Beltran has become one of the game's highest-paid players and one of its most productive stars. Yet, during the 1995 draft, 48 players were chosen ahead of him before Kansas City selected the five-tool outfielder. Sure, there were some first-round picks that were deserving of where they were chosen. But they were accompanied by the hype that usually surrounds a first-round pick.
Kerry Wood (fourth overall by the Cubs), Todd Helton (eighth by Colorado), Geoff Jenkins (ninth by Milwaukee), Matt Morris (12th by the Cardinals) and Roy Halladay (17th by the Blue Jays) each went high in the draft and have gone on to have productive careers.
Then there's Beltran, who signed a $119 million deal with the Mets in January, nearly 10 years after he was overlooked by everyone.
"Everyone said I was going to go in the first round," Beltran said. "When that didn't happen I was disappointed. We had a workout about a month before the draft. I was running and I felt something down here [in his lower right back]. I never felt it before. I've never felt it again. But they thought I was hurt.
"The day of the draft, the scout from the Royals called and told me they picked me. My father was happy and proud. I was happy too but I was disappointed. So I said I wanted to make it to the big leagues before the one they drafted first (Juan LeBron had been the Royals' first-round selection). I did. But none of that matters now."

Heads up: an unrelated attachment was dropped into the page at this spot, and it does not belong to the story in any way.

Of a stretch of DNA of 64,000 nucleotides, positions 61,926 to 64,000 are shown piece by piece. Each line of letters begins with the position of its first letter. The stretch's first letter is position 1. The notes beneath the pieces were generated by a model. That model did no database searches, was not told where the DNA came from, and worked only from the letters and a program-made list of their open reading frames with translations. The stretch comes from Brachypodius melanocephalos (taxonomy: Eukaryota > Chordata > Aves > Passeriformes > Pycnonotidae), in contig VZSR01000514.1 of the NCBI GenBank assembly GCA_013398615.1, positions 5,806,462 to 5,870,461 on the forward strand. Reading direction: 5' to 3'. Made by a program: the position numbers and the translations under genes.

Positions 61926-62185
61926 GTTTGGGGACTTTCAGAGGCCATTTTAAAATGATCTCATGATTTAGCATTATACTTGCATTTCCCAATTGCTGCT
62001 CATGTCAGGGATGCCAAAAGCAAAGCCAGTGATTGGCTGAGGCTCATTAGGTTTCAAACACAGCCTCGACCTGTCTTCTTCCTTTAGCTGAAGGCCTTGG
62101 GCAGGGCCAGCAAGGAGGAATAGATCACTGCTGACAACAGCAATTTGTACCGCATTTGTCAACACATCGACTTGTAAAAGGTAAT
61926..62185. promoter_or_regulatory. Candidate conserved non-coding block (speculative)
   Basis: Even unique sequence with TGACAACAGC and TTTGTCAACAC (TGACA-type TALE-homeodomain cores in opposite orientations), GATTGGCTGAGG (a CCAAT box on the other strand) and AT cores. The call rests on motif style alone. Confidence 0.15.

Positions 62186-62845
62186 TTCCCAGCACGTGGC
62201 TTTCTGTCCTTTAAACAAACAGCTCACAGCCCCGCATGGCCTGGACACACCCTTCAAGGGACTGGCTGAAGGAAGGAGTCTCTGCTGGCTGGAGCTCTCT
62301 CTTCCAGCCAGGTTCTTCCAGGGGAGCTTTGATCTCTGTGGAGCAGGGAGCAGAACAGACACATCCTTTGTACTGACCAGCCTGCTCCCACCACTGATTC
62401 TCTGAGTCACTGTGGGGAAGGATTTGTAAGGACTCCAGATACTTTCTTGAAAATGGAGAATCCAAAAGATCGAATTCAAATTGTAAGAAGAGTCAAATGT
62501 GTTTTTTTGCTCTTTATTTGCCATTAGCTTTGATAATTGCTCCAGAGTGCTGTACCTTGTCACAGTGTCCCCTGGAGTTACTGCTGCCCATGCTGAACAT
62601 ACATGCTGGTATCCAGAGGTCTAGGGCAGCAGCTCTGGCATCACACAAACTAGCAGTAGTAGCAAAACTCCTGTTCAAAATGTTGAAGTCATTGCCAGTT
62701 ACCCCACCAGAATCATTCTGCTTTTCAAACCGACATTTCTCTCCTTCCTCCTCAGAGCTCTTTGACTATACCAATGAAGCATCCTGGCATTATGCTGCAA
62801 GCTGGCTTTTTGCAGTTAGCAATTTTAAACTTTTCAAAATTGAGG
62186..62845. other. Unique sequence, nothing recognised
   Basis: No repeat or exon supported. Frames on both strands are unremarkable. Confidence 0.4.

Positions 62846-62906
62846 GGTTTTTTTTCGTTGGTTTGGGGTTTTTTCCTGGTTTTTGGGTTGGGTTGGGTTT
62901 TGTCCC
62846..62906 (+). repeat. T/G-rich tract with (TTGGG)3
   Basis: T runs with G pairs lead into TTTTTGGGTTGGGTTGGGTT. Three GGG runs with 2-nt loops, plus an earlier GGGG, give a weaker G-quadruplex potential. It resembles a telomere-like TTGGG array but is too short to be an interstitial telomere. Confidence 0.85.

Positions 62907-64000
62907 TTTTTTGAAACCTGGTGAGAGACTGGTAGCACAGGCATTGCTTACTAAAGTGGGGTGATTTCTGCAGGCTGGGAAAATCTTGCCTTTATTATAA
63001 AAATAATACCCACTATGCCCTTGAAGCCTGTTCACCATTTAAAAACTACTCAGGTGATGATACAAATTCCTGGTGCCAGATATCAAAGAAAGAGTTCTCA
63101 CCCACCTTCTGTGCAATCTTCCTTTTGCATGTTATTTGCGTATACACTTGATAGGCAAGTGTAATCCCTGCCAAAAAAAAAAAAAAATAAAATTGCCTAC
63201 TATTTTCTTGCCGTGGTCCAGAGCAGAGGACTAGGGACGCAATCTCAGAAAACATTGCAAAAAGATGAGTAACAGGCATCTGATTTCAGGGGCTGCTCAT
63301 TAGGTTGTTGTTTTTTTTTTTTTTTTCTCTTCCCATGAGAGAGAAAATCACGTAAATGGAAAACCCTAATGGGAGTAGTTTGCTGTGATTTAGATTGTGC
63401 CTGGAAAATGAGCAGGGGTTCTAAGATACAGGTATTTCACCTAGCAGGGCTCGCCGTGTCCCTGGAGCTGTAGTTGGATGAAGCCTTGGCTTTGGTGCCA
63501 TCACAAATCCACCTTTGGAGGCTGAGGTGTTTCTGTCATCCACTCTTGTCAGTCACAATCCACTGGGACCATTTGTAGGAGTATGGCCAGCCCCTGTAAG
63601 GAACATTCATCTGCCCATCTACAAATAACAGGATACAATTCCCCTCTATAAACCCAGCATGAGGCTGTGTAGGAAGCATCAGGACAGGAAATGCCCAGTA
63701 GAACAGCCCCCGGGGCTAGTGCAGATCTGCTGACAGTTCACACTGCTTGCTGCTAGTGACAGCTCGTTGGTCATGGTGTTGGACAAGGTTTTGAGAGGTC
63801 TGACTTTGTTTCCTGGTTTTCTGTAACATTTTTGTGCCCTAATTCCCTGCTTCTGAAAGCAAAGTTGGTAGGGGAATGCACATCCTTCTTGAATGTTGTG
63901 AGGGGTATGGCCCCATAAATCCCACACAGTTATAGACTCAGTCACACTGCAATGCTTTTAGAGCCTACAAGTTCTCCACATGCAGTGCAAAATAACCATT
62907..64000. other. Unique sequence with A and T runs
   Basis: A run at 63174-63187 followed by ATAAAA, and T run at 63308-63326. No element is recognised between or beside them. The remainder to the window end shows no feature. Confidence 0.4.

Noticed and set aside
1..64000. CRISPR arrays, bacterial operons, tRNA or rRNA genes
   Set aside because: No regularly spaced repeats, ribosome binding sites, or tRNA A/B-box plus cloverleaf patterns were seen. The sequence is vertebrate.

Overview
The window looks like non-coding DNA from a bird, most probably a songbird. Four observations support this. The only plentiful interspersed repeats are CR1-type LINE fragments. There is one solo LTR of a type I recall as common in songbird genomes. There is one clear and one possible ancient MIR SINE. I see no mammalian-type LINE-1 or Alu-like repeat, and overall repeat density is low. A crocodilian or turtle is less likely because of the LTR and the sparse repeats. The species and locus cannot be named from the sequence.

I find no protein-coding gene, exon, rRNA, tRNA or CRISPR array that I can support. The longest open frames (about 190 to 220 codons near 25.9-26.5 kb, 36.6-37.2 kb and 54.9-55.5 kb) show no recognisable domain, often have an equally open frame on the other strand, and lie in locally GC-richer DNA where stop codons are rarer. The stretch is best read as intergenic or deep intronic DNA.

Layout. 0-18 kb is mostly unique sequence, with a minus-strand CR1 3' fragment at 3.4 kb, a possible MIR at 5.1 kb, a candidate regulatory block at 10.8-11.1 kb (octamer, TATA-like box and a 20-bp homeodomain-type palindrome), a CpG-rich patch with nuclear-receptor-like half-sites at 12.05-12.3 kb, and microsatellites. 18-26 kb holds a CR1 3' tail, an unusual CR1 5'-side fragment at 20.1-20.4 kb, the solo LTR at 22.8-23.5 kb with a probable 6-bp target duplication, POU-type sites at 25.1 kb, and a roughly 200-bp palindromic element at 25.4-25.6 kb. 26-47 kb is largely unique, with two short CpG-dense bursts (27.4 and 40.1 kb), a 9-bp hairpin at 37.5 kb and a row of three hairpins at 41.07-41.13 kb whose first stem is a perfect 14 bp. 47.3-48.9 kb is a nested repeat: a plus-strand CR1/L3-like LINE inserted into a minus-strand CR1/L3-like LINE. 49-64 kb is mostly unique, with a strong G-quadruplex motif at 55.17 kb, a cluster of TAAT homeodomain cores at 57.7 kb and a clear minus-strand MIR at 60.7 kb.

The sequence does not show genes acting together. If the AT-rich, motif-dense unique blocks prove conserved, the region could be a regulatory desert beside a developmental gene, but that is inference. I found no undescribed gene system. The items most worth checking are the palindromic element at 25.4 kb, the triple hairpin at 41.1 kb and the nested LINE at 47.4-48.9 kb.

The Angels had the first pick and the 31st pick in '95, and they passed over Beltran both times. Yet they made the most of their top two picks, choosing Darin Erstad out of Nebraska with the first pick overall and Jarrod Washburn (University of Wisconsin, Osh Kosh) with the first pick in the second round. Both players would go on to play key roles in the Angels' 2002 World Series victory.
There were also several players taken with later picks that have gone on to have successful Major League careers. Sean Casey was chosen by the Indians with the 53rd pick while Bronson Arroyo was taken 69th by Pittsburgh. Russ Ortiz (103rd, San Francisco), Doug Mientkiewicz (128th, Twins), Joe Nathan (159th, Giants), A.J. Burnett (217th, Mets), Dave Dellucci (276th, Baltimore) and Kevin Gryboski (426th, Mariners) each were chosen away from the spotlight of the first round.
In a case of what might have been, the Tigers drafted Mark Mulder in the 55th round (1,455th overall). Mulder opted not to sign and was drafted again three years later, this time by Oakland with the second overall pick.
"I think I was more drafted as a favor that year," Mulder said. "I'd known the scout for a long time. Not that they wouldn't have signed me, but he knew I wasn't going to sign. I was a 55th-round pick. I think it was just more, he came to my house and they offered me, I don't remember exactly what it was, but it was like a bus ticket and a pack of smokes. I really don't even remember. But it wasn't even an option for me. I wasn't ready physically, mentally, I hadn't grown up yet. So I didn't even look at it as something that I was even ready for, really.